Retainage is a common practice in construction where a portion of funds are withheld from a contractor or subcontractor until the project is completed. Retainage therefore, can have a significant impact on contractor cash flow. In an industry already rife with cash-flow challenges from large upfront expenses and slow, unreliable payment cycles, retainage does nothing to help contractors when it comes to cash flow management.

So, what exactly is retainage and what does it mean for your business?

What does retainage mean in construction?

Put simply, retainage in construction is a percentage that’s held back from the earnings of a contractor or subcontractor during the length of a project. The specific amount is specified in the construction contract and is usually anywhere from 5 to 10 percent of each progress payment, depending on the type of project.

Though retainage is a common practice, it’s not always required — if the contract doesn’t address it, then there is no retainage for that project. However, there are federal laws mandating retainage on federal projects, including stipulations for how it must be calculated and released, as well as state laws for both public and private projects that differ from state to state. Any construction contract that violates these regulations is invalid. 

How is retainage calculated?

Retainage is calculated as a percentage of each progress payment, usually anywhere from 5 to 10 percent depending on the type of project. Each state has differing limits and regulations on retainage, and there are also federal rules for federal projects. Private construction projects typically feature higher retainage amounts, while federal, state and municipal will withhold lower amounts.

How long can retainage be held?

How long retainage is held back depends on the agreements in individual construction project contracts, though it is typically released once a project is substantially complete. Since subcontractors often complete their work before general contractors, they usually wait much longer to receive their retainage, from hundreds of days to several years.

When is retainage paid on a construction project?

The amount of time retainage is withheld depends on individual project contracts, though it’s typically held until the project is “substantially” complete. That means subcontractors often have to wait much longer than general contractors to receive their retainage, sometimes hundreds of days, since they finish their work earlier than GC’s do.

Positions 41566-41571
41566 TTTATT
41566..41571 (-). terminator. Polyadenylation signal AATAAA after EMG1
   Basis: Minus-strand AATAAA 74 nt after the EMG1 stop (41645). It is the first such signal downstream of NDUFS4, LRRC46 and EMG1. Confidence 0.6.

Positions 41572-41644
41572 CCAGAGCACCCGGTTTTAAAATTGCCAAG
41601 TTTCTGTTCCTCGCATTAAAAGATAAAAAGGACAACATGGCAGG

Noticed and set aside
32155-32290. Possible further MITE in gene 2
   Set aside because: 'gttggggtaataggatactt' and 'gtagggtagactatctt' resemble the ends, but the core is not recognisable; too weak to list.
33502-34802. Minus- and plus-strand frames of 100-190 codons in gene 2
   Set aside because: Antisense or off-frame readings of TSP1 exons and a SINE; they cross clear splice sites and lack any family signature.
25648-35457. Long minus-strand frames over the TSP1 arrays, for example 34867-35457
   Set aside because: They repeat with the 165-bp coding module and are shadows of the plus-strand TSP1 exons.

With the many variables associated with retainage, from amounts to timelines, it’s clear why this practice can bring tremendous challenges to the success of so many contractors, subcontractors and other construction industry professionals farther down the payment chain.

The benefits, and drawbacks, of construction retainage

The concept of retainage was first introduced nearly two hundred years ago as an economic incentive to ensure contractors would perform quality work and successfully complete their projects. If a general contractor defaults, retainage offers a quick source of funds the owner can draw upon to remedy the situation, from securing another GC to finish the work, to paying subcontractors and suppliers.

On the other hand, retainage poses several problems for contractors. Potential pitfalls of retainage include:

  • Receiving less than the agreed-upon retainage amount once the project is complete/
  • Having to wait far too long to receive retainage, from months to years in some cases.
  • Never receiving retainage due to the owner or GC going bankrupt or out of business.
  • Having greater amounts of retainage withheld as a subcontractor vs. a GC.
  • Owners who utilize retainage as interest-free working capital to finance the project, while contractors are left to finance the project on their own.

If you’re a construction entrepreneur already operating on thin margins, high amounts of retainage withheld for long amounts of time can spell serious trouble for your bottom line.

How does retainage impact a contractor’s cash flow?

As a subcontractor, you probably already grapple with fronting the needs of projects, including materials, equipment and skilled labor, in the face of notoriously delayed payment cycles. If retainage is withheld for months or even years after work on a project is completed, you’ll be forced to find other means of financing projects while you wait to recoup the retainage.